Startups can be crazy, exciting places to work. While it can often feel like there are more balls in the air than hands to catch them, somehow everything ends up getting done. This is because, many times in startups, people from one department jump into another department to tackle the tasks at hand.
The collaborative, hands-on nature of startups is a great example of cross-functionality at work. Cross-functional teamscombine the strengths and talents of different individuals to reach a common goal. Applied to customer service, cross-functional support means uniting individuals from several different departments (marketing, sales, operations, etc.) to figure out how to provide the best service possible to customers.
How cross-functional support can benefit your company
Teamwork is an essential part of any startup or established company’s success, but working as a team to meet the needs of a customer is an entirely separate challenge. Cross-functional teams, however, are uniquely equipped to meet that challenge by using their respective skills to collaborate on a customer’s problem.
Venture capitalist Tomasz Tunguz sums up his thoughts on collaboration: “The customer success team is on the front lines with customers passing feedback to product and marketing. Customer success provides a check on the sales team, ensuring the right customers are prioritized and closed.” The best way to understand a product is to use it, so what better way for marketers to learn what prospects want than to provide customer support for that product every once in awhile? The same goes for product teams, executives, etc.
Cross-functionality also allows companies to create more personal, customer-centric interactions thanks to multi-departmental insight. Take what Kleiner Perkins partners Ted Schlein and Creighton Hicks recently said about customer centricity: “Understanding how users interact with your product is essential to successful product development. It benefits not only design and production, but also marketing, selling and support.”
This type of collaboration also enables team members to learn new skills and create useful customer service content across departments. For example, if a cross-functional meeting determines that customers have been having trouble using a new product, marketing can create product-specific collateral that sales can later use. Operations can also check in to make sure the new product is working correctly. A combined knowledge of the customer means each department can do their job better. They can also pool resources from across departments (equipment, personnel, etc.) to meet the task at hand.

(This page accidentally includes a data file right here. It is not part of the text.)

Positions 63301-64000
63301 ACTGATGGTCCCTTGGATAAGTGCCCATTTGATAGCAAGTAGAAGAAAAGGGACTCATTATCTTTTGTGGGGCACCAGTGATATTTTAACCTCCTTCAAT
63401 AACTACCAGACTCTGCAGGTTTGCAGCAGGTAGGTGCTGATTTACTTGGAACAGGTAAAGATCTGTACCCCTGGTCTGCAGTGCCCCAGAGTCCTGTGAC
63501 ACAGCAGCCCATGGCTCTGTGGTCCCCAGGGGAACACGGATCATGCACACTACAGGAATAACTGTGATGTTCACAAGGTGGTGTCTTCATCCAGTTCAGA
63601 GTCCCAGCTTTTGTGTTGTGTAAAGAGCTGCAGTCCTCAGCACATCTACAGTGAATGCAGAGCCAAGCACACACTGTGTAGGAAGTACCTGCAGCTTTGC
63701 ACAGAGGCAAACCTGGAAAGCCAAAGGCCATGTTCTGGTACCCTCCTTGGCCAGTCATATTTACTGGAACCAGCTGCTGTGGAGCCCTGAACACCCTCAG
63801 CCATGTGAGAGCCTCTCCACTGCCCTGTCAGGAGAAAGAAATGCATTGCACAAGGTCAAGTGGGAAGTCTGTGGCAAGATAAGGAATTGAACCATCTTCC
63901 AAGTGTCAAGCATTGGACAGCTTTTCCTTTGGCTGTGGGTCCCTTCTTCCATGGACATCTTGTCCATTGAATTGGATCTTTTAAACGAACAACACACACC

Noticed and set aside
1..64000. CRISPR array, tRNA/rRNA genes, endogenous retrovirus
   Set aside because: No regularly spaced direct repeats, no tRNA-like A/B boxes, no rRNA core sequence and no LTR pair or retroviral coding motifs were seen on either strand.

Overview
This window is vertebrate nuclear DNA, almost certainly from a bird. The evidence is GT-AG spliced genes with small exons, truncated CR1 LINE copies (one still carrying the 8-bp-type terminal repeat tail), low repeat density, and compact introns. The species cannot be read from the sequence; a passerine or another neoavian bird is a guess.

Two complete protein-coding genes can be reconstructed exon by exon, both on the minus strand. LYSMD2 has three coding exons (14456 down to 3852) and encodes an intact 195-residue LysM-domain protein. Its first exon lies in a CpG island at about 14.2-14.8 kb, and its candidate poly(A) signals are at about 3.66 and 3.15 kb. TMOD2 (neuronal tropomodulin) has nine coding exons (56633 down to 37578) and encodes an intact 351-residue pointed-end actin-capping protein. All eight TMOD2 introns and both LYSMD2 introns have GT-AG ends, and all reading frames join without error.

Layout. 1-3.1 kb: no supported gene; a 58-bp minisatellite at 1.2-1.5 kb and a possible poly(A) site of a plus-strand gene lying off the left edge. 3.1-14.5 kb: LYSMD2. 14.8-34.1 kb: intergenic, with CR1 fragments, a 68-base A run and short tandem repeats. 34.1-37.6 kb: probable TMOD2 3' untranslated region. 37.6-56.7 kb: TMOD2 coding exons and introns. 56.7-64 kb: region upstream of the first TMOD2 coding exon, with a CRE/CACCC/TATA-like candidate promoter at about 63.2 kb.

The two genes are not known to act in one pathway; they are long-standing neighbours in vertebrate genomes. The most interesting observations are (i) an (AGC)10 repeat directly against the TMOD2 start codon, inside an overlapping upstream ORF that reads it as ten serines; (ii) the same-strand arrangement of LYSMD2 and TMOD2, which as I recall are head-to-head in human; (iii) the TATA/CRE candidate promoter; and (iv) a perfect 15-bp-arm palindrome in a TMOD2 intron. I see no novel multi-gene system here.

Cross-functional support can also boost company creativity and allow different departments to bond over a shared purpose – customer success. Each team member can bring their respective strengths and insights to the group to figure out how to improve the customer experience and address problems quickly and efficiently. This also creates a sense of synergy that may not have been there before. Employees from different departments can work together to identify service problems or opportunities that might not have been apparent had the employees not worked together. Once this collaborative group has been established, they can continue innovating and sharing to drive customer service change.
Using collaboration to optimize and enhance the customer journey
By collaborating to solve problems encountered throughout the entire customer journey, companies can create more targeted support for each stage. In turn, these hyper-focused interactions will create loyalty, as venture capitalist Ethan Kurzweil has said. In fact, research has shown that over 90% of customers who have an effortless service experience with companies will buy from that company again.
Cross-functional teams can create user personas to identify pain points and probable actions taken throughout their journey, then decide what needs must be addressed. That’s because as the customer passes through each stage of the customer journey, each department has hands-on experience assessing their wants and needs and can pass those insights along to the larger team. When cross-functional teams do come together to reach a goal (in this case providing better service), they combine their knowledge to create a cohesive customer service plan.
Cross-functional support is a great way for each department to get firsthand customer feedback as well as offer exceptional customer service experiences. By prioritizing customer success, companies of all size can benefit from loyal customers and well rounded teams.